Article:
During Henry and Violet's quest to erase magic for good, they follow a clue from Neal's journal to the the New York Public Library, where they find innumerable storybooks. Henry notices each of them look the same as his own storybook and opens once called Once Upon a Time Volume II, which contains stories different from his. After looking through all of the storybooks, he and Violet do not find anything in them about how to destroy magic. ("Only You")
David tries to maintain order by directing the Land of Untold Stories residents to food and shelter in the diner and inn. This causes unrest among the newcomers until Regina welcomes them to Storybrooke. Holding the storybook, she tells them to not be fearful of their stories playing out because she will brave the unknown with them. Henry then attempts to use the book to discover a stranger's name, however, the man tells him that he isn't important enough to have his own story. ("A Bitter Draught")
As Emma, Henry and Hook attempt to find Ashley, Emma mentions her knack for finding people by trying to decipher their stories. Henry realizes the storybook can tell them how Ashley's stepsister Clorinda's story was supposed to end, and this will reveal Ashley's location. They manage to track down Ashley and Clorinda at the Storybrooke Pumpkin Farm. ("The Other Shoe")
- When Henry is flipping through the storybook in the New York Public Library, excerpts from the following stories are seen: ("Only You")
- Chapter I of Gulliver's Travels, with an illustration of Gulliver being tied down by the Lilliputians. The picture is based on an old illustration from an obscure children's book from 1883, called Gulliver's Travels: Coloured Picture Book for the Nursery; notice the near identical background, the identical outfit, etc.
- Chapter XIX of an abridged edition of Twenty Thousand Leagues Under the Sea, from the book Works of Jules Verne, Volume 5 (link to page), translated into English by Charles F. Horne in 1911. Note that chapter XIX "Torres Straits" of the abridged edition does not correspond to the complete, unabridged edition, where the chapter "Torres Straits" is chapter 20, not 19.
- The accompanying illustration, which shows Captain Nemo taking observations of the deck of the Nautilus, is called "Le capitaine Nemo prit la hauteur du soleil." ("Captain Nemo took the altitude of the sun.") and is from a 1871 French edition of the book (link to page), illustrated by the French painter Alphonse de Neuville and the French painter and illustrator Édouard Riou.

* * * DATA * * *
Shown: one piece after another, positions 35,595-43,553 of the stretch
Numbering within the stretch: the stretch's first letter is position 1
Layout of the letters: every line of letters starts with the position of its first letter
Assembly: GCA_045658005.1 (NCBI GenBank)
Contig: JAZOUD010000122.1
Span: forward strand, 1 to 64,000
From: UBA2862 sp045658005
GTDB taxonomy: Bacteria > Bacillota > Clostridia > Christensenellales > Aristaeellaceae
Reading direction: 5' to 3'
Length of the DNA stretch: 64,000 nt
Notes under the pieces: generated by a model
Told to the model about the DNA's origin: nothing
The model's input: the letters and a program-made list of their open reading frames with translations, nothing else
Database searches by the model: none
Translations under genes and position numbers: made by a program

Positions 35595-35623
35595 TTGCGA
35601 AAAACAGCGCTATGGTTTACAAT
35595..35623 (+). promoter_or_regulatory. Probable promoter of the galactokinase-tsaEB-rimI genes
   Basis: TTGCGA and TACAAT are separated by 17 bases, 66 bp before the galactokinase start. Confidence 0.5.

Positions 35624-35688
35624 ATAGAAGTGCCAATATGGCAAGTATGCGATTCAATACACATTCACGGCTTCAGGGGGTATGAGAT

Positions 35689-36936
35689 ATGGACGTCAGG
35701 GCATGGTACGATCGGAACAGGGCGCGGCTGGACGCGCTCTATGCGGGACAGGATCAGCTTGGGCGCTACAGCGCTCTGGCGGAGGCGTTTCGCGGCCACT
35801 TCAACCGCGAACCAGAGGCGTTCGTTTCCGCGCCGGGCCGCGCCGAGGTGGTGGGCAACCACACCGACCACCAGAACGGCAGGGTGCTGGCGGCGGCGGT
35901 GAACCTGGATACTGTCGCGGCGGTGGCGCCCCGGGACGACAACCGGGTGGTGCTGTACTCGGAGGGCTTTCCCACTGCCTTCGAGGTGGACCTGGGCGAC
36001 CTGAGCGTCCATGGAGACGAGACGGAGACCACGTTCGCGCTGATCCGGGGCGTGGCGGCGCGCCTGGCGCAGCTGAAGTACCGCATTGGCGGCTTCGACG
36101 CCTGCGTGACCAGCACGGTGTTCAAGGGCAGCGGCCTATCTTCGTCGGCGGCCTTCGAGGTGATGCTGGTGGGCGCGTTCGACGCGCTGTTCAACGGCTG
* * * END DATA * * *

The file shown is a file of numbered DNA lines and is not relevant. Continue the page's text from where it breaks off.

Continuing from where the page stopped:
- Chapter IV of Charles Kingsley's children's novel The Water-Babies.
- Chapter VIII of Don Quixote. The accompanying illustration is a colorized version of a picture from the retelling Stories of Don Quixote: Written Anew for Children (1910) (link to page), written by James Baldwin and illustrated by G.A. Harker. It shows Don Quixote fighting windmills that he imagines are giants.
- The "Paul Bunyan" folktale, accompanied by an illustration of Paul Bunyan and Babe the Blue Ox. The picture is based on a watercolor painting by the comic/freelance artist Chad Lewis.
- The story in the book is adapted from a version of the folktale which can be found on several online websites:
(differences are set in fuchsia)
|Paul Bunyan was a hero of North America's lumberjacks,|
the workers who cut down trees. He was known for his
strength, speed and skill. Tradition says he
|cleared forests from the northeastern United States|
to the Pacific Ocean.
Many years ago, Paul Bunyan was born in the
northeastern American state of Maine. His mother and father were shocked
when they first saw the boy. Paul was so
large at birth that five large birds had to carry him to his
parents. When the boy was only a few weeks old, he
weighed more than forty-five kilograms.
|cleared forests f[image ends]|
way to the Paci[image ends]
Legend says that [image ends]
northeastern stat[image ends]
when they first l[image ends]
big at birth that [image ends]
parents. When t[image ends]
weighed more tha[image ends]
|As a child, Paul was always |
hungry. His parents needed tens cows
to supply milk for his meals. Before
long, he ate fifty eggs and ten containers of potatoes
Young Paul grew so big that his parents
did not know what to do with him.
Once, Paul rolled over so much in his sleep that he
caused an earthquake.
|His appetite match[image ends]|
hungry. His pare[image ends]
to supply enough [image ends]
long, he ate fifty e[image ends]
every single day.
Young Paul grew [image ends]
did not know wha[image ends]
time that Paul rolle[image ends]
caused an earthqua[image ends]
|Once Upon a Time: Season Five|
|"The Dark Swan":||"The Price":||"Siege Perilous":||"The Broken Kingdom":||"Dreamcatcher":||"The Bear and the Bow":||"Nimue":||"Birth":||"The Bear King":||"Broken Heart":||"Swan Song":|
|"Souls of the Departed":||"Labor of Love":||"Devil's Due":||"The Brothers Jones":||"Our Decay":||"Her Handsome Hero":||"Ruby Slippers":||"Sisters":||"Firebird":||"Last Rites":||"Only You":||"An Untold Story":|
|Once Upon a Time: Season Six|
|"The Savior":||"A Bitter Draught":||"The Other Shoe":||"Strange Case":||"Street Rats":||"Dark Waters":||"Heartless":||"I'll Be Your Mirror":||"Changelings":||"Wish You Were Here":||"Tougher Than the Rest":|
|"Murder Most Foul":||"Ill-Boding Patterns":||"Page 23":||"A Wondrous Place":||"Mother's Little Helper":||"Awake":||"Where Bluebirds Fly":||"The Black Fairy":||"The Song in Your Heart":||"The Final Battle Part 1":||"The Final Battle Part 2":|